Factory Standards Influenced by Culture

PCB Solutions continues to set standards for ourselves in more ways than just providing quality printed circuit boards.  Standards that we know may not be seen by our customers but do make a moral difference. For instance, all of our printed circuit board suppliers maintain the ISO standard ISO14001. This standard is an environmental standard required by our factories to maintain. These types of environmental management systems are described below:

Specifically, the ISO 14000 group of standards address multiple aspects of management for the environment. For companies and organizations looking to control and identify their own environmental impact and also to improve their environmental performance, this family of standards provides practical tools.  These standards include but are not limited to auditing, communication and cycle analysis.  The specific standard our factories adhere to is the ISO14001:2004.

Regarding safe working cultures – around the world there are as many different factory working cultures as there are countries. These differences do not necessary mean less care or that intrinsically products made in one country are better than those made in another. But, custom and practice trumps Risk Assessment or Hazard Analysis every time and PCB Solutions strives to ensure the factories we produce our product at are safe for the workers who produce our products and that the environment is protected in tandem with each other.

I have over the years had the chance to witness many of these different cultures with their different approach to factory standards.

10 years ago in one (world leading) biscuit oven factory in the States I commented on a main (unguarded) drive shaft that ran the length of the factory. Its job was to drive belts (again unguarded) to a full set of machine tools. Out of interest I followed the shaft to find a rather incongruous electric motor drive at the end. I mentioned it to one of the machinists who was younger than me. He remembered the steam engine before it had eventually been replaced. The equipment still made first rate parts for their ovens although the risk to life and limb on the belt drives lived on from the age of steam.

When working in a corn chip plant in  Rome I had followed all the rules about working in a food area – washed hands, covered hair etc. – and went to handle some dough only to be told that every food handler must wear rubber gloves. A hygiene precaution rarely seen in the UK. But, when in Rome… However later that evening as the production trial progressed a cat came and sat on a pallet of flour in the factory and watched us work. I commented about the cat to be told that it was the warehouse cat used to keep on top of the mice. No it was not wearing rubber overshoes.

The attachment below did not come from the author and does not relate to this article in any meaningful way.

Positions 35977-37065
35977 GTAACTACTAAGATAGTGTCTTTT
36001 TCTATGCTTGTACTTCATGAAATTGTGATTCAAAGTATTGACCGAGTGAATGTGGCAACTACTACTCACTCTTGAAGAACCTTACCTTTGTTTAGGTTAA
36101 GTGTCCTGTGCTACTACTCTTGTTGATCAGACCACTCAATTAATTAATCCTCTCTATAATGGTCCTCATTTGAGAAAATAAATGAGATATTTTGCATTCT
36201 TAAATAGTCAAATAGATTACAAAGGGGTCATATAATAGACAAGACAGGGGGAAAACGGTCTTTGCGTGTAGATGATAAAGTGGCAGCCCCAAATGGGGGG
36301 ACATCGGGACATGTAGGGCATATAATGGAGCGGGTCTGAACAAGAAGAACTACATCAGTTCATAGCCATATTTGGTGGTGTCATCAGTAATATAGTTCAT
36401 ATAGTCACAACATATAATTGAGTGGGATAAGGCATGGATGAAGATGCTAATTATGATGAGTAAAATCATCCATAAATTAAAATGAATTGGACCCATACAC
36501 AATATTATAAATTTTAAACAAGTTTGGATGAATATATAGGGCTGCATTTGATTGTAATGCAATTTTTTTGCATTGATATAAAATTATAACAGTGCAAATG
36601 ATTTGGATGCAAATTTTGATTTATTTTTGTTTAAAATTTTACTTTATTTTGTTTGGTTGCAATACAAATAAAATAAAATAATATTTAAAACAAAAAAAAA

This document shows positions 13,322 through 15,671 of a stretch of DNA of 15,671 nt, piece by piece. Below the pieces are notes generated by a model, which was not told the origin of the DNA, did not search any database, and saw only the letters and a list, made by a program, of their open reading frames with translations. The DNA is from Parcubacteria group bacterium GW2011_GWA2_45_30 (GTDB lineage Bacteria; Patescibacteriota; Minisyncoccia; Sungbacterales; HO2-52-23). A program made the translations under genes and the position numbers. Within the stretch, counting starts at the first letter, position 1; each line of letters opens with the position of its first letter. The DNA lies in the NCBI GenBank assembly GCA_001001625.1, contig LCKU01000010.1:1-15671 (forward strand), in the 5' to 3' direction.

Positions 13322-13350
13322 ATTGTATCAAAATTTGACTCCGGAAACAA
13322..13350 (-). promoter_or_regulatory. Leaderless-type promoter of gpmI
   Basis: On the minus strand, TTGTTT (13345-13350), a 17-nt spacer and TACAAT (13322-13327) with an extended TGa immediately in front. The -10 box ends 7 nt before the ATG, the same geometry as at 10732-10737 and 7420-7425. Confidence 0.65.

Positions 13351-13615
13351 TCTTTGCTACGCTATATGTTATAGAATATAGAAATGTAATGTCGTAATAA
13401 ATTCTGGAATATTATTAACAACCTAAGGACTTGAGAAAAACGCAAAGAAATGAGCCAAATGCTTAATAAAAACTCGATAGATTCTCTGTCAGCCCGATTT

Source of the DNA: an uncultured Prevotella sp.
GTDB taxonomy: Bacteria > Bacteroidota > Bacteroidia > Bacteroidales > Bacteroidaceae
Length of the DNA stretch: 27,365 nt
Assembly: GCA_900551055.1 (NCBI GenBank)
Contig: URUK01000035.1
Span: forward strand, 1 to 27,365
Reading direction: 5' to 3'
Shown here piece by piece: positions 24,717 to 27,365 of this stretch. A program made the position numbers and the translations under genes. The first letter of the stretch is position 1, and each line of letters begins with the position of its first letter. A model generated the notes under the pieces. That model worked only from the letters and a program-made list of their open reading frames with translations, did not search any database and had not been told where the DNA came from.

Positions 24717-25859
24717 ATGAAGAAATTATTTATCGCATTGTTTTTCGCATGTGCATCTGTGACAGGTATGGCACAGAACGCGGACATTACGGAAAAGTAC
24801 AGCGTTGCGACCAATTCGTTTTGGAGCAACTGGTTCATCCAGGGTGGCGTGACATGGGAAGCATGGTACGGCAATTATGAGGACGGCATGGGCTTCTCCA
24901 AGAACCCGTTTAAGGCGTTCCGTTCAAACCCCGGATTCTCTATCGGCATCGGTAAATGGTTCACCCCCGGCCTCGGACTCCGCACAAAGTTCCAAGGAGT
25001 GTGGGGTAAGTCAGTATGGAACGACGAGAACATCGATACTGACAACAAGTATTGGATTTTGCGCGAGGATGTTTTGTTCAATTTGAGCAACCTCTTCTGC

Printed Circuit Board Factory Article

Photo Credits– A cat doing what comes natural

In the UK I am required to wear a snood to cover my neatly trimmed beard when I am in a food processing area. I have for some time looked for a credible explanation for this. Facial hair does not fall out. Have you ever seen a man with a bald chin? No! And what about all those fellas working in food factories with the standard white trousers and short sleeved Polo shirt uniforms? Many have hairy arms and I have seen some with a “shag” carpet on the backs of their hands. The snood requirement is not justified but is a part of the UK culture.

custom printed circuit boards and factory safety

Photo Credits– Maybe it’s best just to have a shave!?

Finally when buying processing equipment in Japan I attended acceptance trials in the Japanese factory. The equipment worked wonderfully making everything as it should however, but despite being part of the contract, the machine guarding was woeful. There would not have been a safety committee in the UK that would have accepted that machine in a UK factory. Of course, as you would expect changes were put in place immediately but you could see the Japanese engineers choking back a “WHY?”.

The fact is that one national standard of “safe” or “hygienic” is likely to be different from that in another country. Despite the march of Euro standardisation and “Worldwide Standards” differences in interpretation and implementation remain. And I say a good thing too. Ultimately we all want the same thing. Good, safe products made in good safe working conditions delivered at the best prices. But, processes and products evolve and the opportunity to “cross fertilise” the best bits of good practice from one manufacturer to another across national borders demands that we copy, share, experiment and innovate, driving employee safety and customer satisfaction forward.

This article was written on behalf of Protec Direct, one of the UK’s leading distributors of PPE and safety wear. We pride ourselves on protecting people in potentially unsafe working environments.

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